The most effective treatment options to overcome midazolam addiction include:

These treatments are also essential for those with multiple substance addictions or co-occurring mental health disorders. The choice between inpatient and outpatient treatment depends on the severity and duration of the addiction. 

Guidance for Caregivers and Family Members

Here are some ways to provide support and help those struggling with midazolam abuse overcome their addiction:

  • Educate yourself about the drug: Research and learn more about midazolam addiction, its signs, symptoms, and effects on the body. The more knowledge you have, the better you understand your loved one's struggles.
  • Encourage them to seek treatment: Offer your support and encouragement to seek professional help. Let them know you're always by their side, and you can accompany them to appointments or even help them find a treatment facility.
  • Be patient and understanding: Recovery from addiction is a long process, and there will be setbacks along the way. It's essential to be patient and understanding with your loved one as they work towards sobriety.
  • Avoid enabling behaviors: It can be tempting to try and protect your loved one from the consequences of their drug abuse, but this can actually hinder their recovery. Avoid giving them money or making excuses for their behavior.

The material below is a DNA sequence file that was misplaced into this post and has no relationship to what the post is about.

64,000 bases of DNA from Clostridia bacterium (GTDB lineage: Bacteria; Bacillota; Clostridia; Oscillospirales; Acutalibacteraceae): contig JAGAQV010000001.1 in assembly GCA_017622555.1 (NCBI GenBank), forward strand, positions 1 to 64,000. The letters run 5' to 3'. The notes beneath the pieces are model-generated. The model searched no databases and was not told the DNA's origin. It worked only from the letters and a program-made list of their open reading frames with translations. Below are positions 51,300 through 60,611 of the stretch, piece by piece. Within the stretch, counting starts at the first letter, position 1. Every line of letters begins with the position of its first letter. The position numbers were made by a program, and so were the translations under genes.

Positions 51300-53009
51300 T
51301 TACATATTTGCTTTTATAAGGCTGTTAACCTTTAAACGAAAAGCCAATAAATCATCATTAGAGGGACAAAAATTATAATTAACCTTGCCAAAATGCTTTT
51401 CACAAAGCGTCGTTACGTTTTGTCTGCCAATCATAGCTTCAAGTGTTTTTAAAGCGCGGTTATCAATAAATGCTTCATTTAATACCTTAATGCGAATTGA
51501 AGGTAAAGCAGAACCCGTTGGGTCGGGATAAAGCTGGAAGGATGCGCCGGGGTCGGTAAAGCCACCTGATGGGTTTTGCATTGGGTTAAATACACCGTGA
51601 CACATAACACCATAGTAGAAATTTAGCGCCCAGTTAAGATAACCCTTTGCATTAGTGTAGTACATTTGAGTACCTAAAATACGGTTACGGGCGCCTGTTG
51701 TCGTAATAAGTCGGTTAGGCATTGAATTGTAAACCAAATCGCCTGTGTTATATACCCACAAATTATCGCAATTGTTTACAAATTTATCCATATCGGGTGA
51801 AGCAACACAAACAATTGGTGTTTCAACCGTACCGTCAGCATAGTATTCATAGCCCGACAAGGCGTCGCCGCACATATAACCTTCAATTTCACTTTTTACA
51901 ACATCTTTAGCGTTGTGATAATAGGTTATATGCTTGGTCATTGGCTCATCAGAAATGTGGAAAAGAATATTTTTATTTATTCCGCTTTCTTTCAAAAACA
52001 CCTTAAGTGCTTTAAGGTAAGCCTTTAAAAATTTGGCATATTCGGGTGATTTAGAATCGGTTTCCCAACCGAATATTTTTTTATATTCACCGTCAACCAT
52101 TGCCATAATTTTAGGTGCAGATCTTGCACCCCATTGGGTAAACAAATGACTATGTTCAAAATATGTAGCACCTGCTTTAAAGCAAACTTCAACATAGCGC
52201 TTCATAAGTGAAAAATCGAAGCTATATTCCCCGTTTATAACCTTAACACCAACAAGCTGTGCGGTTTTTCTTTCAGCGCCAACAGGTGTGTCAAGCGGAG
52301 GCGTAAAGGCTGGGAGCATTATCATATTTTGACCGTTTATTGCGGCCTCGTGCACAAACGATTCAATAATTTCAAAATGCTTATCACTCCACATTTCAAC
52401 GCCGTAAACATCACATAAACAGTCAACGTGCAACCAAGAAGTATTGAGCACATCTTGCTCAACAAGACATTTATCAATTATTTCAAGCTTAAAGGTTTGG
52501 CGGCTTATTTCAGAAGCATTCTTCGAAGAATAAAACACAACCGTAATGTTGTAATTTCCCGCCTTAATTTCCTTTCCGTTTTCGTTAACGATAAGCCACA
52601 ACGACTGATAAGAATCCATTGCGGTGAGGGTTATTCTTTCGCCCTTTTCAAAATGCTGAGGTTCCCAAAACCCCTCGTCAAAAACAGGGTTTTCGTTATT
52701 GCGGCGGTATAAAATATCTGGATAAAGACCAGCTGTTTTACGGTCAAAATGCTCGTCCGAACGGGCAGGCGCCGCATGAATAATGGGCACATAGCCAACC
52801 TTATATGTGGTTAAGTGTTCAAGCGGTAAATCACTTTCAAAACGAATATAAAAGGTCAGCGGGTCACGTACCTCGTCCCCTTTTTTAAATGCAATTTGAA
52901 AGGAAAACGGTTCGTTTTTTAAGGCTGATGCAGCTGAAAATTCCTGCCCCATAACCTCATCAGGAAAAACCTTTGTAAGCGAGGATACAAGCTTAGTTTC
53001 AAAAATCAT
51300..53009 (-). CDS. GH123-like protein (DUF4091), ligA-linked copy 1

• Take care of yourself: Supporting a loved one through addiction can be emotionally and physically draining. Take care of your well-being, and seek support from others if necessary.

How Can You Prevent Midazolam Addiction?

To help prevent midazolam addiction, it's essential to follow these steps:

  • Only take midazolam as prescribed: Don't take more than the necessary dose or for a longer period than your doctor prescribed.
  • Avoid sharing prescriptions: Never share your prescription with someone else or use someone else's medication. This can lead to dependency and other health risks.
  • Keep track of your medication: Keep them in a safe and secure place, and monitor how many you have left. This can help prevent accidental overdose or misuse.

Midazolam Drug Interactions

Before taking midazolam, discuss any allergies and tell your doctor if you are taking other benzodiazepines, such as diazepam. A total of 554 drugs can interact with midazolam, and 45 can produce serious interactions.1 

Serious drug interactions increase your risk for severe side effects. The most common drugs that interact with midazolam include:

  • Antidepressants (sertraline, nefazodone, and fluoxetine)
  • Antiepileptic drugs (phenytoin, phenobarbital, and carbamazepine)
  • Heart or blood pressure medications (diltiazem)
  • Seizure medications (phenytoin)
  • Certain antibiotics (clarithromycin and erythromycin)
  • Tuberculosis medications (rifapentine and rifampin)